After the rich meal, plenty of calories to burn, our group caravaned off to the Craddock, a 4,400-acre ranch down a lonely county road. A dirt truck path carved through the mesquite and cedar brush was our only access to the dig site. Normally, we were told, the land is dry and brown, more a desert than a semi-arid valley, but following heavy rainfall two weeks prior from the same storm system that flooded Houston in May, the land was the greenest it had been in a decade. The rain caused an explosion of life, giving us five sightings of the Texas horned lizard, our state reptile, now listed as a threatened species due to its rapid decline in recent years.
But what’s good for the land ain’t so hot for digging fossils. On the way out to the site, Temple worried the mud would be too sticky for our company vehicles to push through, and even if we did, that the soil at the site might be too wet. Paleontologists depend on dry conditions to fleck away sedimentary rock with delicate tools. Wet ground means a difficult dig and sometimes the loss of specimens.
Conditions weren’t as bad as we thought, however. The site was about as good as it could get in spite of the rain. We cleaned up some litter, tarpaulin fragments and other jacketing materials that had aged in the weather, and set to work removing a pile of scree that had fallen in the rains and partially covered our biggest jacket. You can dig with anything you can prod the ground with, breaking up the clay into dust like a toothpick cleaning teeth, but Temple prefers a bayonet with a modified pommel to stab the soil and unlock it with a quarter turn. Others used screwdrivers, dental picks, or awls. Dr. Bakker hadn’t yet joined us; he would come a day later.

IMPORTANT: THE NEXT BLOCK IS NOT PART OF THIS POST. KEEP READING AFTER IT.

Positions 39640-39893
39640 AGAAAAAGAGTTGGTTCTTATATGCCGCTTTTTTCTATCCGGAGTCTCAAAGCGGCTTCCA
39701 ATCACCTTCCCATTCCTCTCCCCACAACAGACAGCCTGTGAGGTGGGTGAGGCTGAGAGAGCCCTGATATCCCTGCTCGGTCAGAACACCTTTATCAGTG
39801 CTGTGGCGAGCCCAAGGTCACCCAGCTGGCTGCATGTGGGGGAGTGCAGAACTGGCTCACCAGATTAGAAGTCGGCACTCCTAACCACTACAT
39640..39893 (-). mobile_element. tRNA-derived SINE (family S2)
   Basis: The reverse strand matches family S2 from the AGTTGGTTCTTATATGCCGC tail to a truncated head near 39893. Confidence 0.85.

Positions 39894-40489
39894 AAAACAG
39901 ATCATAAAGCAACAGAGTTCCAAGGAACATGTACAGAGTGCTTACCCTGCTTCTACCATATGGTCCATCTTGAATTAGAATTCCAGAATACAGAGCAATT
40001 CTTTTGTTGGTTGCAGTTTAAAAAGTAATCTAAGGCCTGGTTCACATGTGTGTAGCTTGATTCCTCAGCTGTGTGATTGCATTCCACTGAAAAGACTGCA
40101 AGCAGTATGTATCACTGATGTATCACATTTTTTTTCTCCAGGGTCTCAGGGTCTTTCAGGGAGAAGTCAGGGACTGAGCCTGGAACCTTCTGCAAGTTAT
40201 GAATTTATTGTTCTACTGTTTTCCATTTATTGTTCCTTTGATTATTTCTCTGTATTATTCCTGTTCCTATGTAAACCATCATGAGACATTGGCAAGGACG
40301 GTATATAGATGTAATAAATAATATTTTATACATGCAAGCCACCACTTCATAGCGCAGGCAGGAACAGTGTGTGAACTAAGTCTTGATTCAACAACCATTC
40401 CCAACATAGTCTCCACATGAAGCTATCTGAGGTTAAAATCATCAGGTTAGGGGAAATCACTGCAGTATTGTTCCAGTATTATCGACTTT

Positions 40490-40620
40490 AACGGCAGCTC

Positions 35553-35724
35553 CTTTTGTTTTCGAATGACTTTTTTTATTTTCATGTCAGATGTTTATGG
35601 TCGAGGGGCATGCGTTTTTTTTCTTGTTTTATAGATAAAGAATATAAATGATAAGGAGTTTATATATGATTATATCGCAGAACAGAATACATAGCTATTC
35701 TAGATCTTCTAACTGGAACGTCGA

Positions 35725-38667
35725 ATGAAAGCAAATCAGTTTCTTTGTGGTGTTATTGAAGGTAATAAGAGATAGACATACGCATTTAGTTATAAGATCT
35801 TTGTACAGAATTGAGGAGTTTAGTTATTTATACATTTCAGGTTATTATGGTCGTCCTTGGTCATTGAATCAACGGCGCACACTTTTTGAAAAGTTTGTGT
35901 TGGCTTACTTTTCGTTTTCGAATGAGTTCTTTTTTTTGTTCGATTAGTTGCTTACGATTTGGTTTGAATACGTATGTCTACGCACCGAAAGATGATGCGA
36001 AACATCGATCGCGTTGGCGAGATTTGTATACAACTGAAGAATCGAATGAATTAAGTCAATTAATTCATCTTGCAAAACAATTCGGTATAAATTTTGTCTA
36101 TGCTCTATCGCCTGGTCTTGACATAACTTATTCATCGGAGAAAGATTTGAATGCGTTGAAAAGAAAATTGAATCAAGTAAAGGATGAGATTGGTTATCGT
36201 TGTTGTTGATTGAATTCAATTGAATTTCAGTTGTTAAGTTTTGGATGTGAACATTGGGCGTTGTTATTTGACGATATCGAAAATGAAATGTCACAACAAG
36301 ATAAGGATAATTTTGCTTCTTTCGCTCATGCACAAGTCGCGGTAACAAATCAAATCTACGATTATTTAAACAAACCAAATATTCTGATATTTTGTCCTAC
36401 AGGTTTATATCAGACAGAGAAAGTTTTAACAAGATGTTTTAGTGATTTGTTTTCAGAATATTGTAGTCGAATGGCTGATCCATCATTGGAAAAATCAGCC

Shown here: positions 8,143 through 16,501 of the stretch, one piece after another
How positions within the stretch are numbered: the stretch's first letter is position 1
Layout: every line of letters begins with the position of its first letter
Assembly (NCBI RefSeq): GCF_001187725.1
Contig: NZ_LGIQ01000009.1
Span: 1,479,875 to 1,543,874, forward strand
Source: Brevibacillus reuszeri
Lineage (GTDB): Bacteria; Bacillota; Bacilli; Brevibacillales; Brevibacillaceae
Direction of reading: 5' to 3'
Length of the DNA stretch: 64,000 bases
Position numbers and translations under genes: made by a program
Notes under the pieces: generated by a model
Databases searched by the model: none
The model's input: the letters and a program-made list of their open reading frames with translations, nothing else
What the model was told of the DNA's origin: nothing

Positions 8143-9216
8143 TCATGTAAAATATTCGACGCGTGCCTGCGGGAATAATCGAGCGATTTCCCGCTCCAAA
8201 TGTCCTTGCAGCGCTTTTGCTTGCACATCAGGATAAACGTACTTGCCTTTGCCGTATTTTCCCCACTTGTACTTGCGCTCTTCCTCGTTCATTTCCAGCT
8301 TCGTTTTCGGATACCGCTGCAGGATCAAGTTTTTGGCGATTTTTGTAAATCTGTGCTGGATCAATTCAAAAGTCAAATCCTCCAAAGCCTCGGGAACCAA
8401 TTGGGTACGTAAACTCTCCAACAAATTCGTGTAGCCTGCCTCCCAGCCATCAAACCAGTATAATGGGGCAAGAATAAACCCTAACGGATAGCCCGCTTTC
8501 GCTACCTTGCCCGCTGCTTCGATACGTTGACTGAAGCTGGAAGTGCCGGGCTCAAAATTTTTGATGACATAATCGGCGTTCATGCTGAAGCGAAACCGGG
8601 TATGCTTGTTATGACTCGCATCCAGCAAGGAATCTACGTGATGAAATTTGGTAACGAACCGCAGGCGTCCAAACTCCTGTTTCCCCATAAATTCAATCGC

We dug slowly, handful by handful, making sure no bone fragments were lost in the soil we collected in buckets and discarded over the side of a nearby ravine. That first day, with the help of volunteers Dr. Mitch Fruitstone and Shana Steinhardt, Kelly and I learned about the process of extracting bone from the dirt. Using whatever digging tool you choose, you enter the soil at a shallow angle, digging into the side of a hill rather than down until your pick hits solid rock. It’s easier than you’d think to notice the difference. Though the sediment has hardened with time, it crumbles away easily. Bone fragments and rock will not break apart unless struck with an implement, hence the ginger digging. The idea is to remove the dirt from the rock, not the rock from the dirt. Each significant sample that is discovered must have its depth in the soil and location relative to other fossils recorded to place it in the geological record.
The goal of the day was to “flip the jacket,” that is, carve the dirt out from under a fossil-rich lump of sediment until it stands on a pedestal, then turn it upside-down to plaster the underside. When the specimen is completely jacketed, it’s ready for transportation. Contrary to what the movies may suggest, paleontologists do the painstaking final prep work for fossils not in the field, but in a controlled environment, a laboratory with fine, electric-powered implements.
The plaster field jacket is made of layers like papier mache. Diggers begin with a separation layer, usually aluminum foil, so the plaster doesn’t stick to the specimens, and then dip fragments of material like burlap or cotton into plaster of Paris that hardens in minutes. Once the specimen is completely covered and dry, it is marked for cataloging so paleontologists know what it contains and its upright orientation when they return to it days, weeks, months, or sometimes years later.
By one in the afternoon, we broke for lunch and to tour a nearby longhorn ranch. We had dug no more than a foot into the soil around the jacket, and Temple was nearly bitten by a four-inch centipede, a common sight for this part of Texas, but it was a good start to the weekend, with much more adventure to come.
Author’s note: This is the first part in a series detailing the HMNS excursion to the Craddock Bone Bed.